I have had several people close to me almost slip away. They were each battling a war, a war in which they were losing. I have seen overdoses (and thankfully subsequent recoveries). I have seen hospitalizations (and thankfully subsequent healthy discharges). I have seen the less extremes in those who have shared their grief and anguish in due time, in those who, with a little bit of prying, poured their hearts out about the past weeks or months gone by. I have seen those who I have had to talk to others about, in hopes that they will be able to keep an eye on them because something about their smile did not seem right. They all had one thing in common: they were too afraid to bother me with their problems, because they thought I had better things to do. I wish I had known what was affecting them, and to what extent. Nothing can ever be more intense than almost losing someone important in your life, be it the medical school admissions process or the journey through medical school.
Sometimes we are afraid to face the problems in front of us for the fear of bringing down others. We are afraid to take up too much of their time, and we are afraid we won’t be able to be accommodating. We concoct all of these hypothetical situations in our minds, each with a worst case scenario plotline:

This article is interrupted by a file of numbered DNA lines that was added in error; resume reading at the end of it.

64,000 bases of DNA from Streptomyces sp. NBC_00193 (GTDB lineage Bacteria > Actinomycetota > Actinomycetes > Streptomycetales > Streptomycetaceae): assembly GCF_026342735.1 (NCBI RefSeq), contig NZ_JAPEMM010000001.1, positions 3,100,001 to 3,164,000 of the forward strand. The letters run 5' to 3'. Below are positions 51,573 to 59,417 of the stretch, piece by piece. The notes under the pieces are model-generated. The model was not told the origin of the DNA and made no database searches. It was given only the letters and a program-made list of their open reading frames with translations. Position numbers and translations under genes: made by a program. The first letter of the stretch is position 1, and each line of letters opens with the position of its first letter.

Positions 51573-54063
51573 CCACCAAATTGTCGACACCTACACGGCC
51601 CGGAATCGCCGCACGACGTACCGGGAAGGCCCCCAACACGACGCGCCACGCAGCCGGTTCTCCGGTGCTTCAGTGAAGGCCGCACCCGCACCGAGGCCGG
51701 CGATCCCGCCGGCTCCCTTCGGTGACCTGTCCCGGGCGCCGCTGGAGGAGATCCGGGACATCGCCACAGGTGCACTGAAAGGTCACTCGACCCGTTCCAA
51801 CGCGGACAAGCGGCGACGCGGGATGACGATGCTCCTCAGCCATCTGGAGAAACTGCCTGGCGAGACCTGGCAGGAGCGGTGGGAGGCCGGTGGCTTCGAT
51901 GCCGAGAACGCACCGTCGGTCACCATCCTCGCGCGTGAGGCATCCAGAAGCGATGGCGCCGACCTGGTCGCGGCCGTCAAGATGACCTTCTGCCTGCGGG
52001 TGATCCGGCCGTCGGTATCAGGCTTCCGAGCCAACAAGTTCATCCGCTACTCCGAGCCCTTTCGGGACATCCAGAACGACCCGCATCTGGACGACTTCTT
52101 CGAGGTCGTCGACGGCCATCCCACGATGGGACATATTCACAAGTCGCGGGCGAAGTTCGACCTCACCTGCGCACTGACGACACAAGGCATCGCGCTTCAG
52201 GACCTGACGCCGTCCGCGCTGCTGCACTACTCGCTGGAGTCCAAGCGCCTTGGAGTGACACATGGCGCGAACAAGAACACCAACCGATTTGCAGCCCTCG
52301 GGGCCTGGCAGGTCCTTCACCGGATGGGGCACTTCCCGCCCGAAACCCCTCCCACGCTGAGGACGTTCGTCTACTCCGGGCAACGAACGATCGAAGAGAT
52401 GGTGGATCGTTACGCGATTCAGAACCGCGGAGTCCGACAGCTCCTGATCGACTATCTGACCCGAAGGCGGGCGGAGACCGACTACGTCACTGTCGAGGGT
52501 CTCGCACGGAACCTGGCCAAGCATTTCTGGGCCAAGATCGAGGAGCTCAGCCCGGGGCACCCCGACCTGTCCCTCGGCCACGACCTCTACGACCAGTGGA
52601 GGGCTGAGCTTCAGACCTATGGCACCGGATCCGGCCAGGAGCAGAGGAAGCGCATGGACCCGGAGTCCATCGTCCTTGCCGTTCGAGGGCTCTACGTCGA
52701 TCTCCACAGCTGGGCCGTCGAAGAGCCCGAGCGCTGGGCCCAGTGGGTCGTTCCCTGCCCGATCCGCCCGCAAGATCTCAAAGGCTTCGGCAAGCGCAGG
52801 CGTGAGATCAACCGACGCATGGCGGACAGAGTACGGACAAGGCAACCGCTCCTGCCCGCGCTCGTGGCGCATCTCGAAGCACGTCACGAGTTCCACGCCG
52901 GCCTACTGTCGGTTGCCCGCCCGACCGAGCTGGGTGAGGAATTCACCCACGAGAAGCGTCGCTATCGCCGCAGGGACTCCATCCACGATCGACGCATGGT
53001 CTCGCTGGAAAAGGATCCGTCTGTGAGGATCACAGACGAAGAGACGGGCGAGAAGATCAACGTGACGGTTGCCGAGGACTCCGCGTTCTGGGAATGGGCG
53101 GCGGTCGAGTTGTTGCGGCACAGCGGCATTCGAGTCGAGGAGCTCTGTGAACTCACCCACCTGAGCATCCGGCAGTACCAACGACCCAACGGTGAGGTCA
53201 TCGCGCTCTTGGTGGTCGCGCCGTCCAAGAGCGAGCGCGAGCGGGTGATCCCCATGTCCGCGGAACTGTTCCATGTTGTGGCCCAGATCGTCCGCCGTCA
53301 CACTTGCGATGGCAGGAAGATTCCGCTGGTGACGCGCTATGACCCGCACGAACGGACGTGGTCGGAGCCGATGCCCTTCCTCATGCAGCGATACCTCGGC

I’m having trouble with some personal problems and I need some help. But I don’t want to ask the wellness advisor for help. What if they think I’m incapable? Maybe I should talk to my friends. But they are probably busy with school… I will take up too much of their time. It’s not important anyways, I’ll just hope it goes away.In reality, those could be truths, but they may also be completely wrong.
We spend so much time worrying about others, and then we forget to worry about ourselves until it is too late. Whatever it is, when it comes down to a twenty-four hour day in a seven day week, that moment you need is only a small fraction of time. If we get help earlier on, we can stop these problems before they accumulate and snowball into a larger, more difficult to manage situation. What if the solution was right before your eyes, hidden beneath the shadows, and you just didn’t see it? What if the solution was as simple as a lending ear? Or a hug? Or some tears that have been held in for an extended period of time?
As I have mentioned before, when you neglect taking care of yourself, those around you are affected as well. Those who care about you, and those you care about feel the same pain you are experiencing. To the same effect, then these people will never be too busy for you, because they love you and care about you. It does not do well to be afraid of being loved, or to love. In loving, we are letting those who care about us into our world, and seeing what we see. It is a sign of trust. Don’t let fear hold you back; let your strength be your guide instead. And when you face these demons, you are not alone, everyone will be there to catch you if you fall.